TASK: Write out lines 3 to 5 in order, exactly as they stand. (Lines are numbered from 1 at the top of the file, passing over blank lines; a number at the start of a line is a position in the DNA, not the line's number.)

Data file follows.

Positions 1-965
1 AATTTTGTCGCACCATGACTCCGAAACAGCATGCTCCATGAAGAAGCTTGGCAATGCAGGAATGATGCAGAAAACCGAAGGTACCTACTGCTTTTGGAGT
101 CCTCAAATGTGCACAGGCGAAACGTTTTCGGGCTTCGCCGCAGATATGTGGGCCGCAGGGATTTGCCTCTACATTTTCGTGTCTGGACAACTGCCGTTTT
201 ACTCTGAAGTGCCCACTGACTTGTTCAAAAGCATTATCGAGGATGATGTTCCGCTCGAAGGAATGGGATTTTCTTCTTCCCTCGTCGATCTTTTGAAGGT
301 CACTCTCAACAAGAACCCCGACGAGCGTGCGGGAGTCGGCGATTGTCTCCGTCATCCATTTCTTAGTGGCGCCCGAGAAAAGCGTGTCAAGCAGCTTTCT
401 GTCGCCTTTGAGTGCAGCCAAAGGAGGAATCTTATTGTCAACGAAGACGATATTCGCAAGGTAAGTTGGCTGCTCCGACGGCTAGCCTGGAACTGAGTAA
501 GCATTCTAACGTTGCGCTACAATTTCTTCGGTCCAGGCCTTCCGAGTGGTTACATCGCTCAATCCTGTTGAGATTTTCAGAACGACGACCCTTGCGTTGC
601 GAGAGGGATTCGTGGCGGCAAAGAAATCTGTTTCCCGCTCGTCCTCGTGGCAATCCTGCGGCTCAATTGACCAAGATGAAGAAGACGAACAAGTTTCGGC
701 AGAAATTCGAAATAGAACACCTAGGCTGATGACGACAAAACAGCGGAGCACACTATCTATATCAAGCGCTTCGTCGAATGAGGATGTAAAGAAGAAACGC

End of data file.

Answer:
101 CCTCAAATGTGCACAGGCGAAACGTTTTCGGGCTTCGCCGCAGATATGTGGGCCGCAGGGATTTGCCTCTACATTTTCGTGTCTGGACAACTGCCGTTTT
201 ACTCTGAAGTGCCCACTGACTTGTTCAAAAGCATTATCGAGGATGATGTTCCGCTCGAAGGAATGGGATTTTCTTCTTCCCTCGTCGATCTTTTGAAGGT
301 CACTCTCAACAAGAACCCCGACGAGCGTGCGGGAGTCGGCGATTGTCTCCGTCATCCATTTCTTAGTGGCGCCCGAGAAAAGCGTGTCAAGCAGCTTTCT